• We previously characterized the transcriptional regulator MvfR, that controls a major network of acute virulence functions in P. aeruginosa through the control of its ligands, the 4-hydroxy-2-alkylquinolines (HAQs)-4-hydroxy-2-heptylquinoline (HHQ) and 3,4-dihydroxy-2-heptylquinoline (PQS). (hindawi.com)
  • P. aeruginosa coordinates the expression of multiple virulence factors using a complex regulatory communication system, namely, Quorum Sensing (QS), which has been shown to control approximately 10% of P. aeruginosa genes [ 11 , 12 ]. (hindawi.com)
  • The MvfR protein controls the expression of most of P. aeruginosa 's acute virulence-associated factors [ 15 ] as well as the biosynthesis of more than 60 excreted anthranilic acid (AA) low-molecular weight derivatives, most of which belong to the 4-hydroxy-2-alkylquinolines (HAQs) family [ 12 , 13 , 16 ]. (hindawi.com)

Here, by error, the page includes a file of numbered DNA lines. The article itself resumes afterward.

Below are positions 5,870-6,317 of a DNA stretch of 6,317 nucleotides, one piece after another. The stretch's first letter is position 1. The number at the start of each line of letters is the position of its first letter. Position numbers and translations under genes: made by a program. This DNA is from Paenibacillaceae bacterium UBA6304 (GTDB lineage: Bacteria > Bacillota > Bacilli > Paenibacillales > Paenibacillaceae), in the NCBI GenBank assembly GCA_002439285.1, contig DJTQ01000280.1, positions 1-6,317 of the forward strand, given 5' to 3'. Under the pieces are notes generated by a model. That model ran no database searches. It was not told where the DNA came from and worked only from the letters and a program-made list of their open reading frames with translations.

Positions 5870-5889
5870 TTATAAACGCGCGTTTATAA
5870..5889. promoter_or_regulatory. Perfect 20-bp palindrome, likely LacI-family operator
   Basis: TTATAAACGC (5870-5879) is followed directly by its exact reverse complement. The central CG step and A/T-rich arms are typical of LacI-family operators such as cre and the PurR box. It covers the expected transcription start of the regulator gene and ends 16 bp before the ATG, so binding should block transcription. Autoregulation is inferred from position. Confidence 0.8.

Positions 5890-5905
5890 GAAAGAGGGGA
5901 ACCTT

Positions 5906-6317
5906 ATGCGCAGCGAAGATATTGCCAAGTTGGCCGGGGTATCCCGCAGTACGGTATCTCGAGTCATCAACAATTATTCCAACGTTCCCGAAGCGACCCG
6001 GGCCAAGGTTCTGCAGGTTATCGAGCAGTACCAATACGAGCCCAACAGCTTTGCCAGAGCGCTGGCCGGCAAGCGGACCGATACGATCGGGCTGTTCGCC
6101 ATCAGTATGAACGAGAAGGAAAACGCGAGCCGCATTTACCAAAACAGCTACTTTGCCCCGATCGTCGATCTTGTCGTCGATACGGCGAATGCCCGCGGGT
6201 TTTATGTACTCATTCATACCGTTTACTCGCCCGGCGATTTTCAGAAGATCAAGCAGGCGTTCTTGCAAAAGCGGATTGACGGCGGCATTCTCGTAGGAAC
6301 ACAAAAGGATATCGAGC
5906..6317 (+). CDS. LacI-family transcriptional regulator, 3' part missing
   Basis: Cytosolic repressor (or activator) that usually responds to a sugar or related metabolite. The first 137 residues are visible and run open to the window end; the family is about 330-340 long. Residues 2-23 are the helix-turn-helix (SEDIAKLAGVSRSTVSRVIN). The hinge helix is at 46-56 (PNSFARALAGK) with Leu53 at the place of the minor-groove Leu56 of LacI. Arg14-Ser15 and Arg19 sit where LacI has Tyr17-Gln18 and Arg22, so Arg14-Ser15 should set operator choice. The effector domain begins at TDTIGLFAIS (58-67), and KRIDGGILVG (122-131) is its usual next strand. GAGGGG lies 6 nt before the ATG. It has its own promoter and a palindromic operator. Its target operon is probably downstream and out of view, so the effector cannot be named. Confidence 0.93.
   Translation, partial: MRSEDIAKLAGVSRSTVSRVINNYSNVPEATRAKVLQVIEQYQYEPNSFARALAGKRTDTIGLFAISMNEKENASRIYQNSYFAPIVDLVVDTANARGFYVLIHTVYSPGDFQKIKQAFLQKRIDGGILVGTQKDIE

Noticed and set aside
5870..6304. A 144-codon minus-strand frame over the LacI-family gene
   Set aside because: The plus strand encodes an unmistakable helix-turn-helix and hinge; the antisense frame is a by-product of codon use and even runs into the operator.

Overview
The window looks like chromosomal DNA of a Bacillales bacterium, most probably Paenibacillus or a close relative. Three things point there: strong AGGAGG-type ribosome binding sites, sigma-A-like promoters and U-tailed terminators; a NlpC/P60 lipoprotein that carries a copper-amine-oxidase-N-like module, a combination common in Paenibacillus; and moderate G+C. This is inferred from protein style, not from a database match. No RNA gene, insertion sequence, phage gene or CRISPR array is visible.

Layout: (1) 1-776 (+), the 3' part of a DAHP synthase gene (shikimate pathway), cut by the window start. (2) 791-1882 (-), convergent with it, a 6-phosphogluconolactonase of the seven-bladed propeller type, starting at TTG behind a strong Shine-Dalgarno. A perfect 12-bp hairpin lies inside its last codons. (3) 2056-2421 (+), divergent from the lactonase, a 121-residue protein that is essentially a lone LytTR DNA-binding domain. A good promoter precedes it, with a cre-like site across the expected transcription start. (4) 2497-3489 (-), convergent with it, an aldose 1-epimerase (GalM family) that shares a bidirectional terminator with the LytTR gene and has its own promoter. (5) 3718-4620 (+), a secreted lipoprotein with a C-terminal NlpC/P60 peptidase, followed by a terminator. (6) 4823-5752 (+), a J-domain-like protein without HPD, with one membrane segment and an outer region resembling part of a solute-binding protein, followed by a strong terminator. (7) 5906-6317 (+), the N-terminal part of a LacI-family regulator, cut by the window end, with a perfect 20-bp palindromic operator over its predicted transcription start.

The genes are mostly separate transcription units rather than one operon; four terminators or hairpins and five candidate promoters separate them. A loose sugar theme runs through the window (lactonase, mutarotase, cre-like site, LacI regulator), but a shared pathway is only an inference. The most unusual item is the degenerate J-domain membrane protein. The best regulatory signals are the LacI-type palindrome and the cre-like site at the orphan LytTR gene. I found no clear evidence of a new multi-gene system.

• We found that a clinically relevant P. aeruginosa isolate produced detectable levels of HAQs with ratios of HHQ and PQS that were similar to those produced in burned and infected animals, and not resembling ratios in bacterial cultures. (hindawi.com)
  • Coproduction of novel 16S rRNA methylase RmtD and metallo- beta-lactamase SPM-1 in a panresistant Pseudomonas aeruginosa isolate from Brazil. (springer.com)
  • Provided is a method of treating the health-related quality-of-life (HRQOL) symptoms of a lung disease, comprising the administration of an inhalable aerosole of aztreonam lysine. (freepatentsonline.com)
  • 1. A method of treating at least one health-related quality-of-life symptom of a lung disease, in a patient in need thereof, comprising administering a therapeutically effective amount of an inhalable dry powder or aerosol comprising about 1 to about 250 mg of aztreonam lysine per one dose to the airways of the lung. (freepatentsonline.com)